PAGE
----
On the evening of Monday 22nd March, whilst a glittering galaxy of stars attended the glittering première of the movie Kick-Ass in London, I curled up in my room and read the comic book upon which it was based. Frankly, I think we both know who wins.
Most of the time, these films are based on comic books that are at least twenty years old, which would make this a very dated review, but Kick-Ass is a special case.
Because the eighth and final issue of the series, completing the story upon which the film is based, was only released in mid-February. The graphic novel collecting the whole thing has barely been out for a fortnight. Obviously, the film has not been turned around in that time as that would leave us with something akin to a student production, possibly involving wigs.
Original Kick-Ass writer Mark Millar has been heavily involved in the film from the beginning, and (although I haven’t seen it), one presumes he’s told them what happens at the end, rather than leaving screenwriter Jane Goldman to fill in the blanks herself.
Certainly, I wouldn’t have liked her chances of guessing the ending. Although the basic premise of Kick-Ass is guttingly simple (real-life nerd tries to become superhero, gets beaten up a lot), the actual plot twists and turns viciously. Even more savage, though, is the violence that takes place along the way.
In his work with classic Marvel characters like Spider-Man and the Avengers, Mark Millar has quietly nudged up the level of violence he can get away with, but it pales in comparison compared to the blood-spurting and limb-chopping present in Kick-Ass.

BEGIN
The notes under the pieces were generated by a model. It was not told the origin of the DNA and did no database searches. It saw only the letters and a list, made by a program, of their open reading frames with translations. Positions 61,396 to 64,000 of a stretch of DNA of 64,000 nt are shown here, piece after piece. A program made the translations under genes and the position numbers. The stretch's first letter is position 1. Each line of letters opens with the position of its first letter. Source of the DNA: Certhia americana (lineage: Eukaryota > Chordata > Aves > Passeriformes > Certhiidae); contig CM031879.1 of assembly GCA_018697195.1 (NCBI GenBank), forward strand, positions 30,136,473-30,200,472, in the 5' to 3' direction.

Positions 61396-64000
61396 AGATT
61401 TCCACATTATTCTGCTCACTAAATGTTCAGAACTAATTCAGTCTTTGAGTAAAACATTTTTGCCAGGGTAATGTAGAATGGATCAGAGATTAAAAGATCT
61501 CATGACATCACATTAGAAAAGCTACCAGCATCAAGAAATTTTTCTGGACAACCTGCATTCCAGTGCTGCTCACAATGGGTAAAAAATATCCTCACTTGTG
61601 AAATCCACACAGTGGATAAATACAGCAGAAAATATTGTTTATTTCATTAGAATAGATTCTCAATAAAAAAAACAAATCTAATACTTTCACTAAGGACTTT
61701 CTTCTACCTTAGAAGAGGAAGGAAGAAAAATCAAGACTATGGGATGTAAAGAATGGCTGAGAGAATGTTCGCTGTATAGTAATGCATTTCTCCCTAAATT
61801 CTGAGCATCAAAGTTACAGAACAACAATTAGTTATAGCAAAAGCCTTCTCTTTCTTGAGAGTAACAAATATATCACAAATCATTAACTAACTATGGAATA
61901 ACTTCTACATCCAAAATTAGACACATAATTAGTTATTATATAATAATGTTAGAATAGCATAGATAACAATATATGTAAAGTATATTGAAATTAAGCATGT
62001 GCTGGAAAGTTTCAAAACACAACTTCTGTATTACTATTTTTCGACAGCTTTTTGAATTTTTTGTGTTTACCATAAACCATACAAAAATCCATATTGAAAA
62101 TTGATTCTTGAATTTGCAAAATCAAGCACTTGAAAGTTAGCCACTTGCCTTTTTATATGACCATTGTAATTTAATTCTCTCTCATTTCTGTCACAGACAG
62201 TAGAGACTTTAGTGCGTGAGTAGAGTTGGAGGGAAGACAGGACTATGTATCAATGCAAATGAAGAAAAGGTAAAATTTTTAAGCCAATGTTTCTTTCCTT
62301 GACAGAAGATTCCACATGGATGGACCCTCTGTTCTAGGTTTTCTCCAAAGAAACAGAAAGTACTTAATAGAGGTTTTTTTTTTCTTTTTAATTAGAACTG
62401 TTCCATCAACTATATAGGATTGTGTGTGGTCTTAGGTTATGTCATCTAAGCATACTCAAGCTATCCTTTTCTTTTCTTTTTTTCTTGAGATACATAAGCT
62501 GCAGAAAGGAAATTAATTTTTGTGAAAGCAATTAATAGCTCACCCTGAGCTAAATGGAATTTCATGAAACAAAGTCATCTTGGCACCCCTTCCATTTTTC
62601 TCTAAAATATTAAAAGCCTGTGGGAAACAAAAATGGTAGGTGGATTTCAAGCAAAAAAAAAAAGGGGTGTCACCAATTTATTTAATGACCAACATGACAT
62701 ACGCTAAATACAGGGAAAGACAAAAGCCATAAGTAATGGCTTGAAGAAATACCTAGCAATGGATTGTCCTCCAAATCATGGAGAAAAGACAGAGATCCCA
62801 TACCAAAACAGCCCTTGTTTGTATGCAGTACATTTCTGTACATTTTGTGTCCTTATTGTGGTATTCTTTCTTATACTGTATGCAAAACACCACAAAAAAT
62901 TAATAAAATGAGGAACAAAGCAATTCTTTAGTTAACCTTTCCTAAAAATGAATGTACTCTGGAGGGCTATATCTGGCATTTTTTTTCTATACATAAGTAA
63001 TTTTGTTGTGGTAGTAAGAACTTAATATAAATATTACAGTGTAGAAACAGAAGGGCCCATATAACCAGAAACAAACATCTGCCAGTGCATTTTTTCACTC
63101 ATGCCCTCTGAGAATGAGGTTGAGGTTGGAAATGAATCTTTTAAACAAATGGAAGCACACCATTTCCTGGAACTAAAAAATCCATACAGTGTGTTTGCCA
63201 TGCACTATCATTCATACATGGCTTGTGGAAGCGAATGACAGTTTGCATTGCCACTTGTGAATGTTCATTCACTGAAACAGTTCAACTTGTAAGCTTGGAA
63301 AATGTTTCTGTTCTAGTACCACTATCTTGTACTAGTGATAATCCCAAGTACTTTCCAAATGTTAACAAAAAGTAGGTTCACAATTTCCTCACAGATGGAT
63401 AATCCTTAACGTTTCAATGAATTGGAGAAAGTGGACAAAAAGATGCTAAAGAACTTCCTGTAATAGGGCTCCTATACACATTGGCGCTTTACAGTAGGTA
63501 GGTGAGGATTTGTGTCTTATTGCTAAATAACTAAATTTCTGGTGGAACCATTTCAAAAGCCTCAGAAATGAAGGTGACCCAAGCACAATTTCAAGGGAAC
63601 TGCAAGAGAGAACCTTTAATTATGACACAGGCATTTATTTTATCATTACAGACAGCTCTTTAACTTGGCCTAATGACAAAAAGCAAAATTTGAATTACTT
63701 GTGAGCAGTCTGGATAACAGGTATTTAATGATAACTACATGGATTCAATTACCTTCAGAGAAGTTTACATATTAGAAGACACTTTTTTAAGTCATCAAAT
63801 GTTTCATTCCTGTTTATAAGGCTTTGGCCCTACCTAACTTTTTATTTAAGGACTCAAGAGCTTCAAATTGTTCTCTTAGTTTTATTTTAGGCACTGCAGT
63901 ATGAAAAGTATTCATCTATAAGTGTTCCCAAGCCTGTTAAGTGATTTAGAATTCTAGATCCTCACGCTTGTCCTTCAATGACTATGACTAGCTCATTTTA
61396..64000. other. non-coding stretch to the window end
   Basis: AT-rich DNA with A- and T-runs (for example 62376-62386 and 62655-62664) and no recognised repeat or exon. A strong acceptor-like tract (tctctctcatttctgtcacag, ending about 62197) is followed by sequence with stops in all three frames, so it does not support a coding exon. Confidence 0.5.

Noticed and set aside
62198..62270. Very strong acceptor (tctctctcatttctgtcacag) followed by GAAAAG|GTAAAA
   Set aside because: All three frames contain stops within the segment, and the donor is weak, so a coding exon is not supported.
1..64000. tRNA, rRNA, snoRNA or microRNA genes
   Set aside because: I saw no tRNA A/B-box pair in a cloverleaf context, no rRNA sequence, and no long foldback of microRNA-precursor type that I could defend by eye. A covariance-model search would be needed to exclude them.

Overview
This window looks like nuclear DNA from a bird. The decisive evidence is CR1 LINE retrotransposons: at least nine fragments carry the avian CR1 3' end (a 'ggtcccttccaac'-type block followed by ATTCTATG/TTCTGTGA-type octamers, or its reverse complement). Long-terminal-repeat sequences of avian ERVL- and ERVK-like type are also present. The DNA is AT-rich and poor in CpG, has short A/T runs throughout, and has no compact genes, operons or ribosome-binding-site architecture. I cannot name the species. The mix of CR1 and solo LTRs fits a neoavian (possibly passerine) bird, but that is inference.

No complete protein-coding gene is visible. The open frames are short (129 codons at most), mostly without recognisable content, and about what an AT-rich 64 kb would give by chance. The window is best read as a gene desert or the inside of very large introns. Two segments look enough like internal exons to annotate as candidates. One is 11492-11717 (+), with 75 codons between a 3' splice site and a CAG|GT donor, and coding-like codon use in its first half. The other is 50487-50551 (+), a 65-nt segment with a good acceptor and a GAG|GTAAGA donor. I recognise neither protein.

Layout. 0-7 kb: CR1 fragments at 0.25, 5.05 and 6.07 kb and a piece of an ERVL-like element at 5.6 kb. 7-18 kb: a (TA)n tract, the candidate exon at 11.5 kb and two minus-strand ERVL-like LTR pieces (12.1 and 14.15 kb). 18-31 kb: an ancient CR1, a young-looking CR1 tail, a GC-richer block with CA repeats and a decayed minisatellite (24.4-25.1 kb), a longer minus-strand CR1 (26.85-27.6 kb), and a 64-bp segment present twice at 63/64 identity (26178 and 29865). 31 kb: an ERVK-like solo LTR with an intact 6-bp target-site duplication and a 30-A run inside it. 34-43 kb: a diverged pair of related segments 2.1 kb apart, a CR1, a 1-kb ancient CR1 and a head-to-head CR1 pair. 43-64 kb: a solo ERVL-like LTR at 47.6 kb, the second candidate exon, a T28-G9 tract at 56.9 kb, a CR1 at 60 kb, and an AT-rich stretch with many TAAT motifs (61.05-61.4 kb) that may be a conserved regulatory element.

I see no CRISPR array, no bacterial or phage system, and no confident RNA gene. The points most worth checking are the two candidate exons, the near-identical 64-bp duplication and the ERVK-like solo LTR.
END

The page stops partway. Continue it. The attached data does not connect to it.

It wouldn’t be quite the same, though, without John Romita Jr’s amazing art. His figures have real weight, and it makes the horrible things that happen to them all the more real. And no-one draws a truly pulverised face quite like him; the make-up artists on the movie will struggle to match it.
For those who seek an intricate character study, this series may not be for you. Kick-Ass does establish its loser-geek character, but only sufficiently to make it clear he’s way out of his depth when things get bloody. But the characters and their actions are over-the-top enough to make you say “Wow, that’s cool”, whilst still seeming real enough for us to care about the stupid things that happen to them.
In short, there’s a lot that’s cinematic to the Kick-Ass comic book series: a clear beginning, middle and end, whilst still leaving space for sequels. So perhaps it’s no surprise that it’s found its way to the movies so quickly. And, happily, thanks to Millar’s clear story-telling and Romita Jr’s career-best artwork, the comic is a perfectly good example of its own craft as well.
As long as you have a strong stomach.